Mint is the name of JetBlue Airways’ new premium product, which is scheduled to debut on flights from New York's John F. Kennedy International airport to Los Angeles on 15 June 2014, the airline confirms to Flightglobal.
The Mint cabin will include 16 lie-flat seats, four of them enclosed in “mini suites”, on the airline’s new Airbus A321 aircraft.
Later next year JetBlue will debut Mint on flights from JFK to San Francisco as well.
JetBlue declines to provide more information about the product, saying it will release more details at an event this afternoon at its New York headquarters.
The formerly economy-only carrier has said that its new premium product is aimed at helping better attract more business travellers. An improved experience is critical to competing against other carriers that offer first- and business-class cabins on flights between New York and California, it says.
JetBlue has said that its cross-country flights have razor-thin margins and that it has struggled to compete because other carriers that subsidise economy ticket prices with sales of first class seats.
JetBlue’s transcontinental flights generate relatively low passenger revenue per mile and have a low “net promoter score”, a measure of customer loyalty, JetBlue has said.
JetBlue’s lie-flat seats and mini suites will go up against first class and business class products offered my industry heavyweights like American Airlines, Delta Air Lines and United Airlines.
Those three carriers have invested in their transcontinental product in recent years. United flies specially-configured Boeing 757-200s on the route and dubs its product “Premium Service”, while Delta markets its 757 and 767 transcontinental product as “BusinessElite”.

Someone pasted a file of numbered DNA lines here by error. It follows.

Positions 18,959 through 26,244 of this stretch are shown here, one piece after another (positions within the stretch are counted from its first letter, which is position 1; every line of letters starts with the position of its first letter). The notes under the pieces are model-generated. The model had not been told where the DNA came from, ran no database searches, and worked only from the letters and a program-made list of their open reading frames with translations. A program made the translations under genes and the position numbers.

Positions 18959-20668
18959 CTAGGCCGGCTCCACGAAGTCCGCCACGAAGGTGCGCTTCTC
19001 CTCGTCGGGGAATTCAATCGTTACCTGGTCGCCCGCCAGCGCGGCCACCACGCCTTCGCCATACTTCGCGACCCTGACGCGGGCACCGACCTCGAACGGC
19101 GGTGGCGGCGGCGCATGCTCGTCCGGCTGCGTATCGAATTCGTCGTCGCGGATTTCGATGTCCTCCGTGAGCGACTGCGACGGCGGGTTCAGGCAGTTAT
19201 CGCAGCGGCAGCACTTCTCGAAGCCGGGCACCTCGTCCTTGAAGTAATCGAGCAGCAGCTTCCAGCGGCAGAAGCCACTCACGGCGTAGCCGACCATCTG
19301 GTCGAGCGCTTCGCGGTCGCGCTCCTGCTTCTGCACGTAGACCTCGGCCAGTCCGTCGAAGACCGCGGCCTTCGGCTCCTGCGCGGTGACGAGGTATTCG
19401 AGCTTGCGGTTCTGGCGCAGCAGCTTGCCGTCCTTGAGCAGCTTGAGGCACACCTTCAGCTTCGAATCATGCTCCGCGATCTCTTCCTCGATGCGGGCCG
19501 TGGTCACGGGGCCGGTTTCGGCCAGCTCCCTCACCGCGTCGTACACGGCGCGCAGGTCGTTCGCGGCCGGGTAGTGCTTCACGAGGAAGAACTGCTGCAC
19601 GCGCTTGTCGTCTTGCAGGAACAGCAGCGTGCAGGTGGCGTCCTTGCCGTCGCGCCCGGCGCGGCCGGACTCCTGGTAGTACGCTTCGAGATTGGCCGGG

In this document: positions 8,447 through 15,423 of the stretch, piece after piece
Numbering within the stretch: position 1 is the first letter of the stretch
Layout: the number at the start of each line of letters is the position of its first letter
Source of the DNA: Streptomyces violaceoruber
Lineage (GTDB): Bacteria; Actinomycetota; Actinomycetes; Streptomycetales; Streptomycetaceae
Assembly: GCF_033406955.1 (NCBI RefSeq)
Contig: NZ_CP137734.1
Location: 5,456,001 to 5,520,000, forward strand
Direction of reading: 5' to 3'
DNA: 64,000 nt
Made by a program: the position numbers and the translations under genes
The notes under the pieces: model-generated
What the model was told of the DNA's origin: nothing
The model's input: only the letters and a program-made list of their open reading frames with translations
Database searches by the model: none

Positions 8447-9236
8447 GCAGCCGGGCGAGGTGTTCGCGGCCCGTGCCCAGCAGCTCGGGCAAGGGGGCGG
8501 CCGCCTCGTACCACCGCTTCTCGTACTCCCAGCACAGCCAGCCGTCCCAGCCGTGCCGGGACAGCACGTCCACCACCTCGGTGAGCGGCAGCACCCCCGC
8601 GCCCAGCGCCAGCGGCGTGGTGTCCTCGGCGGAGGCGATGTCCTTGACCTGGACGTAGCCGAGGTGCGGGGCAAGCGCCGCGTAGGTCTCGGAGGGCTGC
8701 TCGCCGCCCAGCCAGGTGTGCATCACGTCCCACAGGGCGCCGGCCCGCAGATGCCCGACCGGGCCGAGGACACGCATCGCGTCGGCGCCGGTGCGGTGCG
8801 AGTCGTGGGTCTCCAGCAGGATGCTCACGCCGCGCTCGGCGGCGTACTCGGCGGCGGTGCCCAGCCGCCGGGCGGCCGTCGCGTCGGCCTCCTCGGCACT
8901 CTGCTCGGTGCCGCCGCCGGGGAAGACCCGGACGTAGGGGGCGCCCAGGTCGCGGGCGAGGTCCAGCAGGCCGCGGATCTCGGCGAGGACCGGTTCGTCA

American flies three-class 767s on the routes but will soon operate the service with new A321s, and low-cost carrier Virgin America’s A320s flying the routes have first class.
JetBlue has said that it expects its lie-flat seats and mini suites will be better than the first-class product offered by the competition. The lie-flat seats will extend to 6.7ft (203cm), have “air cushions” seats with a massage function and adjustable firmness and 15-inch televisions.
JetBlue’s initial A321s arriving this year will not have first class cabins, but will have 190 economy seats and operate dense routes to Florida and the Caribbean, the airline has said.
The A321s arriving next year will have 12 lie-flat seats, four mini suites and 143 economy seats, according to the airline.
JetBlue says eventually it will install its premium product on 11 A321s.
Analysts have questioned whether JetBlue can generate enough revenue from premium seats to offset the reduction in economy seats.
Aircraft equipped with a premium cabins will have 31 fewer seats than all-economy A321s, and the 16 lie-flat seats will need to generate at least as much revenue as the 47 economy seats that would otherwise displace.